In the intervening years, Cylidd defeats and kills King Doged, and claims his lands, his wife and his daughter.
When Cylidd’s new queen learns of Culhwch, she invites him to court, and suggests he should marry her daughter, to guarantee succession to the throne for both sides of the family. Culhwch doesn’t go for this, which rather offends the queen, leading her to curse him, meaning he can marry no one other than the mysterious Olwen. This might not sound too bad, but Olwen is the daughter of Ysbaddaden Pencawr, who is the mighty and fearsome king of the giants.
Culhwch became obsessed by tales of Olwen’s beauty and enlisted the aid of King Arthur, whose scouts scoured the lands for a year, but to no avail. So in the tried-and-tested tradition of “If a job’s worth doing…” Culhwch and Arthur invited a handful of other heroes to join them as they initiated their own search.
They came upon the house of a shepherd — whose wife was Culhwch’s aunt — and they were advised to abandon their quest as all men who sought Olwen were lost, never to be seen again. Not being a quitter, Culhwch managed to wheedle out of his hosts that Olwen visited every Saturday to wash her hair. He waited, they met, and they fell in love with each other.
Olwen warned Culhwch that her father would be resistant to the idea of their relationship, on account of him being fated to die when she marries. He was known to be in the habit of setting impossible tasks for suitors to complete in order to win his daughter’s hand in marriage. Undeterred, Culhwch and his band follow Olwen to her father’s castle, where they fight their way into the Giant’s hall. Understandably, Ysbaddaden is a bit peeved, there’s a bit of a scuffle in which Culhwch and his men outwit him, forcing him to reluctantly agree to allow the lovebirds to wed.
All Culhwch had to do was complete thirty-nine tasks. One of these tasks was to hunt Twrch Trwyth—who was an Irish king that had been transformed into a wild boar. To manage this, they needed the legendary dog Drudwyn, which was the only dog capable of sniffing out the boar.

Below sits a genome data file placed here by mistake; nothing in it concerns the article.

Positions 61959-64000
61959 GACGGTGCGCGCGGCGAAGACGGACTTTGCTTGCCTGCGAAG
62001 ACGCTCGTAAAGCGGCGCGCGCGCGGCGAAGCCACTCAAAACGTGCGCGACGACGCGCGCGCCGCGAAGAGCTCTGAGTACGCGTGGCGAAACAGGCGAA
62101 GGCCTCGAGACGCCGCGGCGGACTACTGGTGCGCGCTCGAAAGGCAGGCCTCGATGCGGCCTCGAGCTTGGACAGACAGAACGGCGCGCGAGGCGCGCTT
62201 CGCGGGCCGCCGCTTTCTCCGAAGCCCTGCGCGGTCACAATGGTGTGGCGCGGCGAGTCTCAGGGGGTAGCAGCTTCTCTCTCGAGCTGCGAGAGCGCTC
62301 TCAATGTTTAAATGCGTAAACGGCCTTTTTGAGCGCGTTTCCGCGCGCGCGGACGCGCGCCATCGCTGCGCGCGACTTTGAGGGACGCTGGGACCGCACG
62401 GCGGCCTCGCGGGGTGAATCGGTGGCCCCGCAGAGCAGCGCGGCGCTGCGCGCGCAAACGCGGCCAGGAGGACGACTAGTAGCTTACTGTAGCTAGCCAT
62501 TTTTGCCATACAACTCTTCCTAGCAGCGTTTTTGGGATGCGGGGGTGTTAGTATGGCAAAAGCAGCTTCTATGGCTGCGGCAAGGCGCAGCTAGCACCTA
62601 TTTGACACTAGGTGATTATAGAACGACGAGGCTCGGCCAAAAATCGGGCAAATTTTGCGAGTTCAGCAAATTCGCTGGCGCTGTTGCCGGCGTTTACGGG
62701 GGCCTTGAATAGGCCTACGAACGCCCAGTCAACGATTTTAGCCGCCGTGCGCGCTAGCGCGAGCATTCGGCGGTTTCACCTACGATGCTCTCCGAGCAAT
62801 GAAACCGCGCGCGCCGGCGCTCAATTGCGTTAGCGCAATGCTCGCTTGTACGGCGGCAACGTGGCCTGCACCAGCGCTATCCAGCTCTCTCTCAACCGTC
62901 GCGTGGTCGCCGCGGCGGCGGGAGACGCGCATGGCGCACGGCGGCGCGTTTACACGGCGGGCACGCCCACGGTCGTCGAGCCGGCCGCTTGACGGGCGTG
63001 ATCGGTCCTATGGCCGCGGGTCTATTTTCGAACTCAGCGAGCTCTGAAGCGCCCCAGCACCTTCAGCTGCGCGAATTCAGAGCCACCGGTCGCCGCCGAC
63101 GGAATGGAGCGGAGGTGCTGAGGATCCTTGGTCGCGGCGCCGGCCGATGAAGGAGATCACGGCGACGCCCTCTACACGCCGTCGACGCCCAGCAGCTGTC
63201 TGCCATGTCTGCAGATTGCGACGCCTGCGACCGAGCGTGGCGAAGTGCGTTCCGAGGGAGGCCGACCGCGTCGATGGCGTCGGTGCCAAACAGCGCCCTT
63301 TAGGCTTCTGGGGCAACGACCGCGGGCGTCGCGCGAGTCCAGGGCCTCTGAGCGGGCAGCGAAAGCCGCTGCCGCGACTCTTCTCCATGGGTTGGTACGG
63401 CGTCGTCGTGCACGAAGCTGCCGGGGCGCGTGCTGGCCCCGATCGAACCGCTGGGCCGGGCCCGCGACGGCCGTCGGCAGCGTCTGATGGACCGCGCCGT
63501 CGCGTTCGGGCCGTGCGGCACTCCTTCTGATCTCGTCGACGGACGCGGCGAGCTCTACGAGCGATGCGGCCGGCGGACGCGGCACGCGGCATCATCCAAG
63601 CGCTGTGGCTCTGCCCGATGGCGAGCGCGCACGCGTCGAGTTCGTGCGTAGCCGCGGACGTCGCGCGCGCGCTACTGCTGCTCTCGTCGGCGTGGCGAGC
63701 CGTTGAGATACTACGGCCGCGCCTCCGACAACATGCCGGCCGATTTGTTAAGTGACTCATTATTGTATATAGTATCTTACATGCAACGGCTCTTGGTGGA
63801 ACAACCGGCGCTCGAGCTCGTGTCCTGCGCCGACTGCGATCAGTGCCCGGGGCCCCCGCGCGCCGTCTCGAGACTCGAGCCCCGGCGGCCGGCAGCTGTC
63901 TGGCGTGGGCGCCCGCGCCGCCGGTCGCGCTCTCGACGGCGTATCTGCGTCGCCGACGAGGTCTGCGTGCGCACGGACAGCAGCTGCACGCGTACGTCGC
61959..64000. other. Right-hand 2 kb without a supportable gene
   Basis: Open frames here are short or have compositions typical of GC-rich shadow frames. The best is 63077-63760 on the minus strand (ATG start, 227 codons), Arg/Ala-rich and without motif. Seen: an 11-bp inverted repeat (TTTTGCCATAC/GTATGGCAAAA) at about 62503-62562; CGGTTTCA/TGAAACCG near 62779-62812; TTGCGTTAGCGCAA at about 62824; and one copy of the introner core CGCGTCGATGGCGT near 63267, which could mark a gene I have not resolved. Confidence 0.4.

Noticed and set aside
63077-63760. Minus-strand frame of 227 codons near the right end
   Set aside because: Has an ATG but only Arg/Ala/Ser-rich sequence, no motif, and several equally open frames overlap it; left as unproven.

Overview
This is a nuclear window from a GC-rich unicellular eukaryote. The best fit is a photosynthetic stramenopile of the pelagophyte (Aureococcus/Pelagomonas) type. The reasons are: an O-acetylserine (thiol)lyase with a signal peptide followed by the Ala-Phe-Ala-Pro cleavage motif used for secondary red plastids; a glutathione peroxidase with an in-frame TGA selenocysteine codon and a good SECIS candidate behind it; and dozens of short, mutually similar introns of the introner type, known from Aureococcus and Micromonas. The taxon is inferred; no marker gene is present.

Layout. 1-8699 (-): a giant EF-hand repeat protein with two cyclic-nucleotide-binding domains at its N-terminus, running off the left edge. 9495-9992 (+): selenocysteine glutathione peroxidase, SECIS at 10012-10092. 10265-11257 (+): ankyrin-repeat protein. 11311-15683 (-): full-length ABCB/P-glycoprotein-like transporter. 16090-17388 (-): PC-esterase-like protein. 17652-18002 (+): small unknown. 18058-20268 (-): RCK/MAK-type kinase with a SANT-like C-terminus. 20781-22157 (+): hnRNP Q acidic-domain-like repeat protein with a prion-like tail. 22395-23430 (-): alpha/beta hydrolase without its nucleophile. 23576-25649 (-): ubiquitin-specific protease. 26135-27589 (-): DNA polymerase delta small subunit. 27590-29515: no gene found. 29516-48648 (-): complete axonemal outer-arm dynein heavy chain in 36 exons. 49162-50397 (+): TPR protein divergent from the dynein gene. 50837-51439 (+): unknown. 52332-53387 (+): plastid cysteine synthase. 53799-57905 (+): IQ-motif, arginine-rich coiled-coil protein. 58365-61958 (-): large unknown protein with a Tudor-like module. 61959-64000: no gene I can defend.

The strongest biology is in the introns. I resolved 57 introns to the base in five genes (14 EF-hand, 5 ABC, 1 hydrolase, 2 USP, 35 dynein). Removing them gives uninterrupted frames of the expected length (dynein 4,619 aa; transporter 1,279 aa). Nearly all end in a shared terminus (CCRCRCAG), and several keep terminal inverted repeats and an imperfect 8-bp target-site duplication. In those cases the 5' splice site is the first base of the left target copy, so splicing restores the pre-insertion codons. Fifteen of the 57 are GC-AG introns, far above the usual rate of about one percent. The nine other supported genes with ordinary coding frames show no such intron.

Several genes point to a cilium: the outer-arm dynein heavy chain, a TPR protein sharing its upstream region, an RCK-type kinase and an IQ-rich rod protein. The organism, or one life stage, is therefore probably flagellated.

Unfortunately, to locate this wonder dog, they needed Mabon, who was the only man capable of hunting it out. The final task was to cut the hair and beard of Ysbaddaden, the giant king himself.
In preparation for their confrontation with Twrch Trwyth, a special sword was needed to slay the boar, and so the band located the giant who possessed it, tricked him into handing it over for sharpening, and promptly beheaded him with his own weapon.
Next on their ‘to do’ list was to find Mabon, who had been imprisoned in a watery Gloucester dungeon. Mabon had been taken from his mother when he was only three days old, and no one knew if he was even still alive, much less where he was.
One of Culhwch and Arthur’s men could communicate with animals, and so they approached the oldest known creature, the Blackbird of Cilgwri, and asked about Mabon. The bird couldn’t help, but directed them to the even older Stag of Rhedynfre. The stag couldn’t help either, but directed them to the even older Owl of Cwm Gwlwyd. The owl couldn’t help either, but directed them to the even older Eagle of Gwernabwy. The eagle couldn’t help either, but directed them to the even older great Salmon of Llyn Llyw.
By this point, they must have been feeling like they were in a scene from Monty Python and the Holy Grail, but thankfully, the salmon was able to help. He’d heard Mabon’s lamentations as he swam past the walls of Caer Loyw, and knew that Mabon would not be given up freely.
A simple plan was arrived at, and flawlessly executed. The castle was assaulted as one of their band rode on the back of the great Salmon, broke into Mabon’s underground cell through the wall, freed him, and then fled.
As the tale progresses, Mabon does indeed hunt down Twrch Trwyth, and drives him into the River Severn. Before the boar was washed out to sea and drowned, Mabon snatched from it a comb, razor, and shears. Soon after, Arthur himself kills a black witch, and takes her blood to soften the Giant King’s hair and beard.
Armed with this unique collection of grooming paraphernalia, Culhwch does indeed manage to cut Ysbaddaden’s hair and give him a close shave: after which, the King of the Giants dies, allowing Culhwch and Olwen to marry.
What’s interesting about this tale is that it supports Mabon as fulfilling the same role as Apollo Maponus, as they are both hunters. Also, he is clearly a sun god, representing the sun reborn after the winter solstice. He was stolen from his mother three days after birth, which demonstrates knowledge of the three days the sun ‘stands still’ at the winter solstice.
Furthermore, the underground imprisonment of the god equates to the sun in the underworld for the dark half of the year, before being ‘released’ again. This is a feature of numerous cultures to explain the shorter, darker days of winter, and the subsequent release by heroes. This is seen in interpretations of the tales of Jason and the Argonauts rescuing the Golden Fleece, and the Japanese sun goddess Amaterasu, who hid in a cave, to name but two.